Monday, November 19, 2012

On the Petraeus scandal and online privacy

Though this is not a Texas subject, here's something that's bothered me.

To be clear, Grits could honestly not care less if David Petraeus cheated on his wife. I don't know him, I don't know her, and the whole episode at root sounds tawdry and personal - the sort of thing that's none of my business except that the media tsunami has made it nigh-on impossible to avoid.. There are two elements of this episode, though, I do care about. First, Petraeus appeared to be one of the few truly competent career military leaders involved in making US foreign policy and I'd prefer not to see him ousted for reasons unrelated to job performance. Second, and more importantly for the issues covered by this blog, I'm flat-out astonished at the investigative path that led the FBI to Petraeus, and in particular the outlandishly sweeping electronic surveillance powers exhibited by the FBI - with and without a warrant - vis a vis Broadwell's gmail account(s), to which Google apparently gave them unlimited back-end access.

The Washington Post on Saturday ran a story detailing the sweeping nature of the FBI's electronic investigation powers through the lens of the Petraeus scandal. Reported the Post:
the trail cut across a seemingly vast territory with no clear indication of the boundaries, if any, that the FBI imposed on itself. The thrust of the investigation changed direction repeatedly and expanded dramatically in scope.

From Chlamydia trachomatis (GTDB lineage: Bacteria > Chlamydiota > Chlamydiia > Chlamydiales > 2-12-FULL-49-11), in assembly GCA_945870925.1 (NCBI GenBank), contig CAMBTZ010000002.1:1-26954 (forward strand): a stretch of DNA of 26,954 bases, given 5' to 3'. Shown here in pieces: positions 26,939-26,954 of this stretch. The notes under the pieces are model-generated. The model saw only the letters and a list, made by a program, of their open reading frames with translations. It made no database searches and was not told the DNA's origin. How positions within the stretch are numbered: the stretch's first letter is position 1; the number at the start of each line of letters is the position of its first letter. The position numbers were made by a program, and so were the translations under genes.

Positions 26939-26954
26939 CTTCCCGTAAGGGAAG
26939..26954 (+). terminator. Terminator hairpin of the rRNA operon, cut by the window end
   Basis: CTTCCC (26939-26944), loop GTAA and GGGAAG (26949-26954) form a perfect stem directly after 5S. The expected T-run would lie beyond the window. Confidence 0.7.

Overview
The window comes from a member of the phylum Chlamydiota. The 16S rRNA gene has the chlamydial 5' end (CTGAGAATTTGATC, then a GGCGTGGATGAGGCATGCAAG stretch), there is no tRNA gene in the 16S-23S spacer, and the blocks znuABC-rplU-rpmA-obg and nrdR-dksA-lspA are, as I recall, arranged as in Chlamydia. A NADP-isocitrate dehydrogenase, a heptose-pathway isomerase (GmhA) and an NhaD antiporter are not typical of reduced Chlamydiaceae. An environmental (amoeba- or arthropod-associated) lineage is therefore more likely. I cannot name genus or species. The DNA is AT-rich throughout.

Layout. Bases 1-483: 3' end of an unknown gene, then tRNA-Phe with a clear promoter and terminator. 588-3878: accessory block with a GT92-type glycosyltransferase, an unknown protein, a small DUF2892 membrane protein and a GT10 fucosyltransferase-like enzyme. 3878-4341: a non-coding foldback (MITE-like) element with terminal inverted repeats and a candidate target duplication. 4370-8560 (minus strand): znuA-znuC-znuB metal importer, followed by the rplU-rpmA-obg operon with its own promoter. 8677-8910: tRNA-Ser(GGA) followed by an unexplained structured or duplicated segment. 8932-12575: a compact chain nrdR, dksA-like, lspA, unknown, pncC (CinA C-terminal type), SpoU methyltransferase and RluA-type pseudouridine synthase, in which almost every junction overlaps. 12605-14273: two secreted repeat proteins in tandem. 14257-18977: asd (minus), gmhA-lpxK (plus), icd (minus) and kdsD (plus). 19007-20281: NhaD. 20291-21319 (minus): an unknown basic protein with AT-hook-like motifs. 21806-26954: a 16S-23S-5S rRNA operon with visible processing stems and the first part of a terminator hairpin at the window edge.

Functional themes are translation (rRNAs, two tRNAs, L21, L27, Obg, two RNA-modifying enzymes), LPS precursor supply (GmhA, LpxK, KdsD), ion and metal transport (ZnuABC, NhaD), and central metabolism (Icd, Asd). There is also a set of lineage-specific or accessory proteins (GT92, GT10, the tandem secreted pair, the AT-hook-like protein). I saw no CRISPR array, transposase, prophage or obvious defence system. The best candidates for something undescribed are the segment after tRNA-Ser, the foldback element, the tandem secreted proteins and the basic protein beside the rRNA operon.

A criminal inquiry into e-mail harassment morphed into a national security probe of whether CIA Director David H. Petraeus and the secrets he guarded were at risk. After uncovering an extramarital affair, investigators shifted to the question of whether Petraeus was guilty of a security breach.

When none of those paths bore results, investigators settled on the single target they are scrutinizing now: Paula Broadwell, the retired general’s biographer and mistress, and what she was doing with a cache of classified but apparently inconsequential files.

On Capitol Hill, the case has drawn references to the era of J. Edgar Hoover, the founding director of the FBI, who was notorious for digging up dirt on Washington’s elite long before the invention of e-mail and the Internet.

“The expansive data that is available electronically now means that when you’re looking for one thing, the chances of finding a whole host of other things is exponentially greater,” said Rep. Adam B. Schiff (D-­Calif.), a member of the House intelligence committee and a former federal prosecutor.

In this case, Schiff said, the probe may have caused more harm than it uncovered. “It’s very possible that the most significant damage done to national security was the loss of General Petraeus himself,” Schiff said.
Congressman.Schiff's quote nailed it: This investigation surely caused more harm to national security than it exposed. But this case was just a microcosm of a scandal IMO more worrisome than the liaisons of a middle-aged general. "Law enforcement demands for e-mail and other electronic communications from providers such as Google, Comcast and Yahoo are so routine that the companies employ teams of analysts to sort through thousands of requests a month. Very few are turned down." No doubt in at least some of those less-well publicized instances, just as happened with Gen. Petraeus, the harm from those investigations similarly outweighed their benefit.